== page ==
Blog - architecture
When you partner with an architect or interior designer to build or modify your home (or workplace) you have the opportunity to craft an environment that addresses the things that are most important to you.
While we don’t believe in change for change’s sake, when doing things differently helps us do them better, we’re not afraid to try something new.
Despite the white-knuckle drive that arriving attendees had to endure, brought on by the season’s biggest snowstorm, LSDR 2014 didn’t disappoint.
Here at Shelter, we still rely on drawings to think and explore, but we now produce as many computer-based images as hand drawings.
Humans are really amazing at finding inventive work-arounds to situations and objects that get in their way or are not tailored to their needs.
It has been fascinating to experience the evolution of even the most basic practices we rely upon every time we undertake a project . To illustrate these changes, we thought it would be interesting to take readers through the general process we use when working on a project in order to explain the way we used to work and compare that to how things are done today.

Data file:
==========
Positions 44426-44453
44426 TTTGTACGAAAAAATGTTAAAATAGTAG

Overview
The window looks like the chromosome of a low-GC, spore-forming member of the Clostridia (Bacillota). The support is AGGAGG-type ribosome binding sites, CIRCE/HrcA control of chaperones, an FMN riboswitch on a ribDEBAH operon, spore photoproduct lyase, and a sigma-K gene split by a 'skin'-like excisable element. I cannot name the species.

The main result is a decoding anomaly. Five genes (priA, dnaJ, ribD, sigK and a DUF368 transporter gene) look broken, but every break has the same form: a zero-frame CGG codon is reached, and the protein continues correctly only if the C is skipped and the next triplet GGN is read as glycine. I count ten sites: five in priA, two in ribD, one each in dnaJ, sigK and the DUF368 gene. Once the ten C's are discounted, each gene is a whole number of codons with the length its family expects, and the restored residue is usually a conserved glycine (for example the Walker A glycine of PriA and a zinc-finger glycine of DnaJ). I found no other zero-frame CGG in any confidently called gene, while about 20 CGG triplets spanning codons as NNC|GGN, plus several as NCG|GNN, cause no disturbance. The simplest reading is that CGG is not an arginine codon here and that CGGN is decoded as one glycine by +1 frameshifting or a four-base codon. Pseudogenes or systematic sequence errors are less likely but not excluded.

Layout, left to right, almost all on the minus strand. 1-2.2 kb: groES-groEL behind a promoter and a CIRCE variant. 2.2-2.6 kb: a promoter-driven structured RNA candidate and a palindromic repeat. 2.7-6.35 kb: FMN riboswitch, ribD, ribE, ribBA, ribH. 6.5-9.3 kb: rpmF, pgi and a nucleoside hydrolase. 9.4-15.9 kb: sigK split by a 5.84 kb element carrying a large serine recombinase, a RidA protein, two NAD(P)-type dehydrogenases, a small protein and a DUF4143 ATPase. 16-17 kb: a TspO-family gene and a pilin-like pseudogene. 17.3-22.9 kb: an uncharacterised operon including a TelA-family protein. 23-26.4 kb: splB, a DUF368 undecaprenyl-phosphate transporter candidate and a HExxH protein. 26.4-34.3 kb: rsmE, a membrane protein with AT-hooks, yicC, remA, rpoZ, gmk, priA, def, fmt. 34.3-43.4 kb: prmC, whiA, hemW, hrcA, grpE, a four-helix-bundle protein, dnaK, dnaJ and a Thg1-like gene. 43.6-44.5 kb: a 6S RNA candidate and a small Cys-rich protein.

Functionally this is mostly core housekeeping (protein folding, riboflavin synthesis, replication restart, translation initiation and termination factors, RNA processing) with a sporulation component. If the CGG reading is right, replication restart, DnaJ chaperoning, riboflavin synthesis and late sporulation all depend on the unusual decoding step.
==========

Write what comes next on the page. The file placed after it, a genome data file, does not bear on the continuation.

There are usually a multitude of factors that a client brings to the designer for consideration. We use these factors to define the question so that it encompasses the entire aspect of the product/space/object to be designed.
Courts have long held that design firms provide services and any documents created, as instruments of the design professional’s service, are not products.
The first thing to understand about bathrooms is that there are some very specific minimum dimensions required by building codes. Shower sizes, the space in front and to the sides of sinks and toilets, and electrical outlet locations all have specifications that must be met.
Here in the northern climate, where Midwest winters seem to last eight months, holding the cold at bay is an integral part of the design criteria we work to satisfy.